Fall is a transition period for a lot of active New England exercise enthusiasts. The beautiful scenery is amazing this time of year and can provide an awesome backdrop to your cycling or running. The crisp, cool air combined with the typically low humidity allows outdoor exercisers to get a great workout in without having to stop because of high heat and muggy conditions. October and even parts of November remain in the 50’s and sometimes 60’s during the day which is absolutely wonderful to work out in. However, as November approaches December, the temperatures start to drop into those 30’s and 40’s, making it a little harder to get up for that morning run or out for that afternoon bike ride. If you are an avid outdoor fitness enthusiast that is concerned about keeping up with your fitness program, and want to transition inside, here are some fitness equipment options to consider for your home.
· Treadmill – Walking is the most nature form of exercise. Running is one of the most popular outdoor activities. A treadmill is a machine that has a moving belt that you can walk or run on. Treadmills are designed to reduce the impact of walking or running outside and thus are typically better on your hips, knees, and other joints. The impact is reduced through a cushioned deck surface which absorbs your body’s weight. Most treadmills have a control panel or console to show your time, distance, and calories burned, etc. This console can also let you change speeds from a walk to a running pace. Most treadmills have an incline feature which allows you to walk or run on a flat surface or change the angle/incline as if you are walking up hills. Some treadmills even have a feature where you can decline the angle as if you are walking downhill. The average size of a treadmill is about 3 feet wide by 7 feet in length. Treadmills are powered by electricity. Most treadmills disassemble into 2 or more sections to be able to go into a tight door or hallway. Treadmills are recommended for heart health or cardiovascular fitness.
· Elliptical or Cross Trainer – Elliptical trainers were introduced in the mid-1990s. An elliptical trainer has a continuous movement with no starting or stopping point during your exercise session. Think about walking up steps. You start and stop on each step. An elliptical trainer does not start or stop. An elliptical continues in an elliptical or circular type movement over and over again, similar to the movement of riding a bicycle. This continuous movement means a reduced impact on the hips, knees, and back during your workout session. Typically, you use an elliptical trainer in a standing position. There are seated elliptical trainers, but those are mostly used in rehabilitation settings. Elliptical trainers have foot pedals that are connected to a mechanism that moves you in an elliptical or circular type movement. Some elliptical trainers have moving arms that work in conjunction with the foot pedals. Those elliptical trainers are typically called Cross Trainers. Most elliptical trainers have a console similar to a treadmill which will chart your progress of your exercise session. Some ellipticals have pre-programs that will increase and decrease the intensity of your workout over a pre-determined length of time. The footprint of an elliptical trainer is about the same as a treadmill, although typically slightly longer. Ellipticals can also disassemble if necessary. Ellipticals are either powered by electricity or are self-generating (run on a battery). Ellipticals are recommended for heart health or cardiovascular fitness.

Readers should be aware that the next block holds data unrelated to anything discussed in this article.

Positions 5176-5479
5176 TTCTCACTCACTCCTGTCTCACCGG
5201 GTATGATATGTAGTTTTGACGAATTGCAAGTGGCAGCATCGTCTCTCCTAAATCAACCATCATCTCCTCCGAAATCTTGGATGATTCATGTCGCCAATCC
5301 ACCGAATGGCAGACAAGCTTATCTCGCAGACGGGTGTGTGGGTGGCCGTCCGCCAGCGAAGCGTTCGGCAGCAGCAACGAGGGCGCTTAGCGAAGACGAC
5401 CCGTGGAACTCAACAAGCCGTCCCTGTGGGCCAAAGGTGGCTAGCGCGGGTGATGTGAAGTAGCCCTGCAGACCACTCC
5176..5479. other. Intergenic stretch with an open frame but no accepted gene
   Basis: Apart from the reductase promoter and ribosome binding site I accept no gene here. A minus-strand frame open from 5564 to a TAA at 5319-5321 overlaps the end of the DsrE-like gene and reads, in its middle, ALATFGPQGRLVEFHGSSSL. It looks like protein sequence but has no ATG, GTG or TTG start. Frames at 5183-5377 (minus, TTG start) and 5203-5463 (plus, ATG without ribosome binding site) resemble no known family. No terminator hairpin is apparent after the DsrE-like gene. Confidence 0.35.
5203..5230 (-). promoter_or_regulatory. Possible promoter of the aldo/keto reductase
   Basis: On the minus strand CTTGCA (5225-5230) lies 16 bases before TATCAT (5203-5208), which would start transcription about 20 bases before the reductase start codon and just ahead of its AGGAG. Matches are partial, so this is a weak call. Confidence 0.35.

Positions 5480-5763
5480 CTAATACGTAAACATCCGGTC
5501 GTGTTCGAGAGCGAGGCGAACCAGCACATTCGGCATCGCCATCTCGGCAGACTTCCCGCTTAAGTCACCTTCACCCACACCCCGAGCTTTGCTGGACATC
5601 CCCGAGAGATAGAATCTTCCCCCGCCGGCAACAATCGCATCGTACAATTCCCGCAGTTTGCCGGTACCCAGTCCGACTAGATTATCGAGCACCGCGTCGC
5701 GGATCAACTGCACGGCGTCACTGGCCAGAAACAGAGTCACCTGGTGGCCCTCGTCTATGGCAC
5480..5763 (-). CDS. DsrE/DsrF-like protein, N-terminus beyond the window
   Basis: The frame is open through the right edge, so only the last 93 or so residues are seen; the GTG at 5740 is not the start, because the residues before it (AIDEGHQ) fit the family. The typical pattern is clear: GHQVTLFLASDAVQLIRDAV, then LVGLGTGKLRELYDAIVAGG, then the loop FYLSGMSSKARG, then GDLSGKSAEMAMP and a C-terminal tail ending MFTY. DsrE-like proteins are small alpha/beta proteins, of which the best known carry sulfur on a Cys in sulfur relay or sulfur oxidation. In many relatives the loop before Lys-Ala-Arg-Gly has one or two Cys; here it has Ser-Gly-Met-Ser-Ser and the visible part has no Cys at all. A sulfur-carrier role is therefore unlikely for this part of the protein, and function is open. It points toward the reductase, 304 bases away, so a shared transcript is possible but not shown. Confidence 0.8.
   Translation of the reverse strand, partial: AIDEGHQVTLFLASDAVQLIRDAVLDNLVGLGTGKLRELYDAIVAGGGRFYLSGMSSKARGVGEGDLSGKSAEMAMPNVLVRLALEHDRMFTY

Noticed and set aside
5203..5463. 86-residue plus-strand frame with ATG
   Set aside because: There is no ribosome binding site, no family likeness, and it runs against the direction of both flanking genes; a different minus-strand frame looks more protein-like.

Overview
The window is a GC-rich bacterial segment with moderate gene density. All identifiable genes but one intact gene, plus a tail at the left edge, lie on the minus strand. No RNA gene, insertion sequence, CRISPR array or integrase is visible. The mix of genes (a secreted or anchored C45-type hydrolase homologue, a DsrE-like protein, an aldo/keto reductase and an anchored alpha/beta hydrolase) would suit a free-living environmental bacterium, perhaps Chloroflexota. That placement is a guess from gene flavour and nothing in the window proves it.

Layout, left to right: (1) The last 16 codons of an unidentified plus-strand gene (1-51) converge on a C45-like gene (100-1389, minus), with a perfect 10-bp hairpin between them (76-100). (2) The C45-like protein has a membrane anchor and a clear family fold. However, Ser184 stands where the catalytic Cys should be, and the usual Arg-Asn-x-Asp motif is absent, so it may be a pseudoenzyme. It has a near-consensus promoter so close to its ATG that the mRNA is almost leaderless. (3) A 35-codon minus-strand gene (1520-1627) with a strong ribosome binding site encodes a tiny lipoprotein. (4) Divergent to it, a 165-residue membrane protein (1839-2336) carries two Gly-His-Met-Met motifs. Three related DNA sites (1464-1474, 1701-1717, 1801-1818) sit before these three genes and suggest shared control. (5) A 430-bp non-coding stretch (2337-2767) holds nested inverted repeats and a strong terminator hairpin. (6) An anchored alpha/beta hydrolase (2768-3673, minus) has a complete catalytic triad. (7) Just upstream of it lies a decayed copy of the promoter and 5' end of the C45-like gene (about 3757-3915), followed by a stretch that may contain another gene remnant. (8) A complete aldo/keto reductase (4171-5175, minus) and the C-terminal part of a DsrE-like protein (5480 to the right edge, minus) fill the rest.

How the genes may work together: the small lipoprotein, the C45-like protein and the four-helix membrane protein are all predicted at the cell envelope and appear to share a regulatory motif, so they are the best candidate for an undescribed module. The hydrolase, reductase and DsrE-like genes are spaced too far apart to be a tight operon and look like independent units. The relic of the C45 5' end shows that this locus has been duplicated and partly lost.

· Exercise Bike – Cycling has been one of the most popular forms of exercise worldwide for over a century. The exercise bike has evolved from a basic stationary bike to bikes that have pre-set programs, even bikes that ride and feel like you are riding your outdoor bicycle. The exercise bikes of today come in two common styles – upright and recumbent. Upright bikes are the more traditional exercise bike and have a similar movement like your typical road or mountain bike. Upright bikes typically have an adjustable seat/saddle to accommodate a wide range of user heights. Upright bikes have handlebars, some are adjustable. Some upright bikes have consoles similar to treadmills and ellipticals. There are some upright bikes that are designed to mimic the feel of riding outdoors. These upright bikes are typically used in group training classes. There are commonly referred to as indoor cycling bikes. Recumbent bikes are also known as sit down bikes. There is a seat and back pad so you actually sit down and pedal the bike. Other than your body positioning, they have the same features – console, seat adjustability, handlebars, pedals and pedal movement. Both upright and recumbent bikes are compact machines with an average size of about 3 feet wide and 4 to 5 feet in length. They can be disassembled to fit into your home. Upright and recumbent bikes are either powered by electricity or are self-generating (run on a battery.) Exercise bikes are recommended for heart health or cardiovascular fitness.
There are a ton of quality home fitness equipment options for the avid outdoor enthusiast. Choosing the right one for your home and exercise program can help you transition into a positive experience until the weather cooperates again in the spring. Look for future articles by this author on how to choose the right machine for you as well as other helpful tips on fitness equipment.